A close up horizontal image of two small aloe plants growing in the garden pictured in light filtered sunshine on a soft focus background.

Once it begins to grow new leaves and thrive in its planting spot, you can slow watering down to about once every two to three weeks in the summer and once every four to six weeks in the winter, allowing the top two inches of soil to dry out between waterings.

Aloe vera doesn’t require regular fertilization, but if you want to speed up the growth rate a little bit or encourage flowers, you can fertilize it every six months with a 1-1-1 NPK fertilizer.

Keep in mind that the plant won’t produce flowers until it’s mature – at around four years old. In the meantime, keep it “pruned” by removing broken leaves whenever you spot them. It doesn’t hurt to harvest a leaf here and there to use on a sunburn, either.

When the plant is between two and four years old, you might notice that it’s growing lots of offshoots, or “pups.”

A close up vertical image of a succulent plant growing in the garden with a pup next to it ready for transplant.

This is a good indication that the parent plant is ready for some division. To divide it, carefully dig the succulent out of its hole with a hand trowel. Brush away as much dirt as you can from the root ball.

You’ll see several pups growing off the main root system: each pup has its own stem, leaves, and root system that you can tease away from the parent plant. If the pups don’t come off with gentle disentangling, cut them off with a knife.

Place the parent back in the hole and backfill with soil. You can pot the pups in nursery containers with potting mix and give them away to your friends, or find places to plant them in your yard.

You can also start a window box or outdoor container garden with the pups.

Growing Outdoors in a Container or Window Box

The first thing to consider when choosing a container or window box is whether or not it has drainage holes. It’s easy to find containers that do, but it’s harder to find window boxes with them.

A close up horizontal image of a large succulent growing in a container on a patio.

If you have your heart set on growing aloe in a window box that doesn’t have drainage holes, just drill three to four quarter-inch holes in the bottom of the box.

If you’re going to grow aloe in a container, choose a heavy one that won’t topple over with the weight of the long succulent leaves.

A close up vertical image of the packaging of Miracle-Gro Cactus, Palm, and Citrus Potting Mix pictured on a white background.

Miracle-Gro Cactus, Palm, and Citrus Potting Mix

Add a cactus and succulent mix to the window box or container, like this one from Miracle-Gro, available via the Home Depot.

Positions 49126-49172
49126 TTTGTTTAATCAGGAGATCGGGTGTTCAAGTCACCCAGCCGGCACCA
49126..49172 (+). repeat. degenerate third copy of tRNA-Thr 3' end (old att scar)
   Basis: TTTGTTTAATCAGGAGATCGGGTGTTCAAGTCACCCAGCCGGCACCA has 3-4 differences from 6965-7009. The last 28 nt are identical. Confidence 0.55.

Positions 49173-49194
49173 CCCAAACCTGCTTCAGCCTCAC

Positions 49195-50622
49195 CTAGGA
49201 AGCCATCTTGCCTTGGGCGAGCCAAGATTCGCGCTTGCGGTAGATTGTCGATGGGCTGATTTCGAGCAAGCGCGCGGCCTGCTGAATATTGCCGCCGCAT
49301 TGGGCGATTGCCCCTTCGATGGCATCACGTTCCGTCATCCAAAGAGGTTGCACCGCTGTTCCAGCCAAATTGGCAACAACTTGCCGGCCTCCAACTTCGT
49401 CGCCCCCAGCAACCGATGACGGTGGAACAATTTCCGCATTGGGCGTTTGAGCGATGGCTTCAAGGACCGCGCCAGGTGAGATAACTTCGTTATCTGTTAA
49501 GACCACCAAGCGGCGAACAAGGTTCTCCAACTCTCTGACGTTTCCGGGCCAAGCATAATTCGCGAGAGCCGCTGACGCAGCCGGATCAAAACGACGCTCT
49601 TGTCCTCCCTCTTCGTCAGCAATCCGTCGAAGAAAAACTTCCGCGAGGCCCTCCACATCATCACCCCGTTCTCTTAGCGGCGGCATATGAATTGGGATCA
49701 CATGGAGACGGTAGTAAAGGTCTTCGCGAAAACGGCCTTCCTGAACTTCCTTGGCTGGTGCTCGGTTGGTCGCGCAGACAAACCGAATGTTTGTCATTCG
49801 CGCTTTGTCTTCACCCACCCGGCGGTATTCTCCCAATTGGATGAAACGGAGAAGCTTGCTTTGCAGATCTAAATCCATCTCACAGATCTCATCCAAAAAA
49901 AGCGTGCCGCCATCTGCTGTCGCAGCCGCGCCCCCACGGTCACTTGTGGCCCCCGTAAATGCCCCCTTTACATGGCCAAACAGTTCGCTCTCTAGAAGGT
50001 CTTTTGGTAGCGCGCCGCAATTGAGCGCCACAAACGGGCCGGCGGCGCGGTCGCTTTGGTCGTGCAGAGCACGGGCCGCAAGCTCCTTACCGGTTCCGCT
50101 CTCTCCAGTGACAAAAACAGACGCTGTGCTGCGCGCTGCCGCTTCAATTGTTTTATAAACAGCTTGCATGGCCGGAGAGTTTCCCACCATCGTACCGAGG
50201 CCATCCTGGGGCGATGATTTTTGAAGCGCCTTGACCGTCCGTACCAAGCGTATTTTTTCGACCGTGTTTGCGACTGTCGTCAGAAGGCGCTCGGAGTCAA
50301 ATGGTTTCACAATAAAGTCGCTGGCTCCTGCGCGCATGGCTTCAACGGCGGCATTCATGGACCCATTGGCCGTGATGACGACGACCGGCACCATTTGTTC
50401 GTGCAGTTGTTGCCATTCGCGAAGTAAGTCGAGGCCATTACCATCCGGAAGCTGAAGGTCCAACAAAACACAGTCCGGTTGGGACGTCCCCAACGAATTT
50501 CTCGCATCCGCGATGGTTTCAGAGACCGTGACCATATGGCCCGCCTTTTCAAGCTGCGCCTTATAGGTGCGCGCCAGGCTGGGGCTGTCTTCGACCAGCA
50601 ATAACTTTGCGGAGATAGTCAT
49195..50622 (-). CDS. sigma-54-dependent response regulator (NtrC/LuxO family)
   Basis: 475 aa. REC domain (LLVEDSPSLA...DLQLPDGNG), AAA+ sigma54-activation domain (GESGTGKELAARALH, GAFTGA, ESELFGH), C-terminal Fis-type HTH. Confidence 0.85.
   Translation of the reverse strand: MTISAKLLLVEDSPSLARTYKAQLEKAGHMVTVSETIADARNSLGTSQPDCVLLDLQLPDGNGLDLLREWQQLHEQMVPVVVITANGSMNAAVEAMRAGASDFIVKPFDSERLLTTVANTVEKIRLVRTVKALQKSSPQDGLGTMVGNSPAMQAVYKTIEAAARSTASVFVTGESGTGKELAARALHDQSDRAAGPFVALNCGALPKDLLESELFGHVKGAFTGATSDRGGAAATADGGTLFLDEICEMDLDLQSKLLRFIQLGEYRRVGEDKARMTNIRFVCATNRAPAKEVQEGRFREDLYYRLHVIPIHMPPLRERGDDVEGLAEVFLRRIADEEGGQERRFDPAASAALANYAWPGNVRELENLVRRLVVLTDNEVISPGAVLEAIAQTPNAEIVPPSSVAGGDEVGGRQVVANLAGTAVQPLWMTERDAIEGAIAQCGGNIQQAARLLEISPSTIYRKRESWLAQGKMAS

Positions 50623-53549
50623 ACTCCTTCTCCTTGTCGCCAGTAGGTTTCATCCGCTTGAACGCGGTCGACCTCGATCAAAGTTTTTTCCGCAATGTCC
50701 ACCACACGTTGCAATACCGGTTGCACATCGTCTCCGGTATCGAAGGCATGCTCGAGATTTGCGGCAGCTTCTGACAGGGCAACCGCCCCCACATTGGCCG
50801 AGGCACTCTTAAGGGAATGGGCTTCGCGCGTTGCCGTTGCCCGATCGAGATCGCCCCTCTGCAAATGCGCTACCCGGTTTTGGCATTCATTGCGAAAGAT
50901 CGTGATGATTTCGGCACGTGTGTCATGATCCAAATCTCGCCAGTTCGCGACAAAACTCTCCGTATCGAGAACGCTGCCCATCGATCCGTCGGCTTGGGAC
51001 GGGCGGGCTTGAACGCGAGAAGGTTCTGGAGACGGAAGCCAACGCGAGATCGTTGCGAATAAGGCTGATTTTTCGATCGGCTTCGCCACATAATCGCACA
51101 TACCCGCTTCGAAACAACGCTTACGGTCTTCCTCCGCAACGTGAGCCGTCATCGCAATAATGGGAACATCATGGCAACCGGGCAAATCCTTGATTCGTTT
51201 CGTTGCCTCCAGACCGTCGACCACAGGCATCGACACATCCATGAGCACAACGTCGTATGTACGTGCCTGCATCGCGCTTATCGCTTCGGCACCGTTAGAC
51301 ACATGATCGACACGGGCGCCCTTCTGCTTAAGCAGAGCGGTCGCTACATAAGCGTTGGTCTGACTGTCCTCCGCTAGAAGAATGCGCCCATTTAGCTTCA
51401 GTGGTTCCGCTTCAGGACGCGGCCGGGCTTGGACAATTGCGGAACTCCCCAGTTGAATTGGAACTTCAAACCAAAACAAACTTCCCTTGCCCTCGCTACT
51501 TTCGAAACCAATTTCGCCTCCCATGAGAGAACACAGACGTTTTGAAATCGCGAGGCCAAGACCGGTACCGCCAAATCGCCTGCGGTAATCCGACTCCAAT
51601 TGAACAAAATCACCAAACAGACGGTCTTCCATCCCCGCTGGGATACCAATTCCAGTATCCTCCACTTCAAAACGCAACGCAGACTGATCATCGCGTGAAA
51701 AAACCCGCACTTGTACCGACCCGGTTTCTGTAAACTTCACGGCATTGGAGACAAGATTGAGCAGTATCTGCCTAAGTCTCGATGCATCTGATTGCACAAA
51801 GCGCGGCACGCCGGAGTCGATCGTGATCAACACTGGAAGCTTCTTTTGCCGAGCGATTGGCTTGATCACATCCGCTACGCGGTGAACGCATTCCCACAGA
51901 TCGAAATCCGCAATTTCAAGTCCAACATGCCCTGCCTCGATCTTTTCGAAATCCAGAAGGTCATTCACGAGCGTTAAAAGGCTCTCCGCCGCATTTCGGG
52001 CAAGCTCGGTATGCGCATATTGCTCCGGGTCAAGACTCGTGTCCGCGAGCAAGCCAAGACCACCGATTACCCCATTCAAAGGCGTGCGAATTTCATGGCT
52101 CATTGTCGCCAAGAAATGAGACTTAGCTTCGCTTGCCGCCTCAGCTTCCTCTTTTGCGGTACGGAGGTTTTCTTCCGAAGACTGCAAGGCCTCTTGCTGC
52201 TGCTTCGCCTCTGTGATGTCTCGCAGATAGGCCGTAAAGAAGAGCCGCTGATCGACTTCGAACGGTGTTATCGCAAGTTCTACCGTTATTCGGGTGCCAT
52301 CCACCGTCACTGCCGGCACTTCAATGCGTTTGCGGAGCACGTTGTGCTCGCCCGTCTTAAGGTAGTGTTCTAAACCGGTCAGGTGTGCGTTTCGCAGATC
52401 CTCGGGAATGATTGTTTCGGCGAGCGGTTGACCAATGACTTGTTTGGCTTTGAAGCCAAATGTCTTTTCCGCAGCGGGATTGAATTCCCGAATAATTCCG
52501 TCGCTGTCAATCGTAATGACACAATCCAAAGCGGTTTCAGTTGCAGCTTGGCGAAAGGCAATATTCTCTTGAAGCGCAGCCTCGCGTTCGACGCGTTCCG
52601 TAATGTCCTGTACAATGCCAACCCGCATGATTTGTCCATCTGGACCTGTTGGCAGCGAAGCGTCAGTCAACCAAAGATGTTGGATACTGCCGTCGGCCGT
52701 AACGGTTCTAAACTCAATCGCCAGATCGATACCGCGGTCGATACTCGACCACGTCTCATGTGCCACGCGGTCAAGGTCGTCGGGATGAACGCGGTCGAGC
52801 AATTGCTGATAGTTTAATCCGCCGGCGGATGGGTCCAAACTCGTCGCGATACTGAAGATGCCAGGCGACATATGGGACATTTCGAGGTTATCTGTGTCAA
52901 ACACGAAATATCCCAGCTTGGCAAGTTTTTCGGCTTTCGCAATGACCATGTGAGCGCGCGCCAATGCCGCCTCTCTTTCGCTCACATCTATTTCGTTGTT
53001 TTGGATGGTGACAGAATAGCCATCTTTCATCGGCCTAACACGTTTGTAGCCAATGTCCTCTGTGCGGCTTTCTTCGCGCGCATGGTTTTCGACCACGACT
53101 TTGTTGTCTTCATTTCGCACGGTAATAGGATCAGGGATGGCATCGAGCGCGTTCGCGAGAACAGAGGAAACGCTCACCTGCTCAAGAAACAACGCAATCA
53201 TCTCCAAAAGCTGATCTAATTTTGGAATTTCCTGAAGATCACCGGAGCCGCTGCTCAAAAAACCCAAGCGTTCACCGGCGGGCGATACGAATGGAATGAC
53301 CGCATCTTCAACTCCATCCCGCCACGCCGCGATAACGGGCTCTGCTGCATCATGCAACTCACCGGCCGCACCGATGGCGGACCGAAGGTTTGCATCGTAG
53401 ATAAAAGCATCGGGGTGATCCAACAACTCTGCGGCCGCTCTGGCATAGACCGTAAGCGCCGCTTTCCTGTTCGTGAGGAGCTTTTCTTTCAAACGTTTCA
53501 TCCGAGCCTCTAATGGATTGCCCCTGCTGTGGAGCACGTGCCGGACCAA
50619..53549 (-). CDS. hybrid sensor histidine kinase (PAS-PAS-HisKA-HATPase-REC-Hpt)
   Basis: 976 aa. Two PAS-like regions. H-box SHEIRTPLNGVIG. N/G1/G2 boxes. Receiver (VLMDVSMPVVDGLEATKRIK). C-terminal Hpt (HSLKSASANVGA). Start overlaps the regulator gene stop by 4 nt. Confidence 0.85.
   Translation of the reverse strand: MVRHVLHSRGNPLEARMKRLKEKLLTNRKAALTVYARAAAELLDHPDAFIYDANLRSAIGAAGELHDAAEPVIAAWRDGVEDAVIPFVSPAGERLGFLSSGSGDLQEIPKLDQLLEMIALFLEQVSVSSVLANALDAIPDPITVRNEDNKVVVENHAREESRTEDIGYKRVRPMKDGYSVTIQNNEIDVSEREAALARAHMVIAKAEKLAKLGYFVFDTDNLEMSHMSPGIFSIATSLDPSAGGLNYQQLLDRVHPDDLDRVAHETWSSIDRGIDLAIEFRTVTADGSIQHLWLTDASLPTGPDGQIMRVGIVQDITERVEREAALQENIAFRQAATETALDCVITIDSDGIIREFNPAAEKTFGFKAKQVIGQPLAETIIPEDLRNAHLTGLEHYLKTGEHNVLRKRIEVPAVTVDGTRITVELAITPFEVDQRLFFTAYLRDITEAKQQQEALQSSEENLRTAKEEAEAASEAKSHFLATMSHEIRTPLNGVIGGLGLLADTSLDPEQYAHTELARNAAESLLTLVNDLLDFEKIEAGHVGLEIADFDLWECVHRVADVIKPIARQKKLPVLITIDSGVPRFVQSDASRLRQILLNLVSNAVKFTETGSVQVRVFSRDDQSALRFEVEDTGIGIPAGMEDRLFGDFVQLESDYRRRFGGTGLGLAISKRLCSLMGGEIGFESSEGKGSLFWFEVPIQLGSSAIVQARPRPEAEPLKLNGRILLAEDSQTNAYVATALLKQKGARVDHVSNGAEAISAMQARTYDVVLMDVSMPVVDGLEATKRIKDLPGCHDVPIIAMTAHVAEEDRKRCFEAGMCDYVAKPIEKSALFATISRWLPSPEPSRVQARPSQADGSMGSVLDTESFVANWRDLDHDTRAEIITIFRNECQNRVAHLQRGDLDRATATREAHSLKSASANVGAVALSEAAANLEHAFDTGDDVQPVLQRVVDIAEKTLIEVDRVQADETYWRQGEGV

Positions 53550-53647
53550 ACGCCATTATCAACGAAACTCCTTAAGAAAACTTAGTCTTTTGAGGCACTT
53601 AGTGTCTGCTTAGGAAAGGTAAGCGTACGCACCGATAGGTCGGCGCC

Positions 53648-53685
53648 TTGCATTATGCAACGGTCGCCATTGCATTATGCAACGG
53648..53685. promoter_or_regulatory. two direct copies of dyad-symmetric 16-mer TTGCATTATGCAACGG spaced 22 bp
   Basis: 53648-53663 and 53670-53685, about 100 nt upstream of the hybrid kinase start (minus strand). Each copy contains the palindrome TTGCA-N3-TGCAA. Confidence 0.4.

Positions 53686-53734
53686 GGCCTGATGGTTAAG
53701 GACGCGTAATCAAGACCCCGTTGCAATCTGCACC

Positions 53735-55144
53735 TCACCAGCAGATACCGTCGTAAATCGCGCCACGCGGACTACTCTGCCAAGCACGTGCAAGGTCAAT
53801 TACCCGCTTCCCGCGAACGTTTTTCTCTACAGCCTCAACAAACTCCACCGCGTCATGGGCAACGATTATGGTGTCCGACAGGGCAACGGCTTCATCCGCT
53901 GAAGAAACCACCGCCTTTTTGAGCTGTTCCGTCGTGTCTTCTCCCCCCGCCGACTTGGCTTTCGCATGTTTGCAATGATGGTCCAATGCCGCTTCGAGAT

Transplant the pups or potted plants directly into your containers or window boxes, burying them just enough so that the roots are covered. Water thoroughly, and you’re done!

Growing Tips

  • Give your plant between four and six hours of full sun, depending on your area’s elevation
  • Water once or twice a month, or when the top two inches of soil dry out
  • Make sure the soil is loose and well-draining to help prevent root rot

Where to Buy

You can find potted plants at almost any time of the year in your local nursery or gardening store. I’ve stumbled across potted aloe vera in stores in January, even in frozen Alaska!

A close up horizontal image of three potted plants pictured on a white background.

Aloe Vera Plants in 3.5-inch Pots

Or, grab this three-pack set of three-and-a-half-inch potted plants from Pure Beauty Farms, available online from the Home Depot.

Managing Pests and Disease

This succulent isn’t prone to pests and disease, but the few problems it does encounter range from mildly annoying to downright deadly.

Here are the main threats to watch out for when you’re growing this plant outdoors.


There are two main pests that may affect aloe vera outdoors: aphids and gall mites.

Aphids aren’t terribly problematic. They suck the sap from the leaves but it takes a long time for them to cause real harm. Spray them off with the garden hose and apply neem oil to the areas of infestation.

Aloe gall mites (Aceria aloinis), on the other hand, cause what’s informally called “gall cancer” in aloe vera.

The unsightly tumors look like warts and you might see them on the leaves, stems, and even flowers. These pests affect both commercially grown and homegrown aloe, particularly in southern California.

A close up vertical image of a succulent plant suffering from aloe gall caused by a mite (Eriophyes aloinis).

Unfortunately, aloe gall mites are microscopic and spread by wind, so you need to act fast if you have several plants but you only notice infection in one or two of them.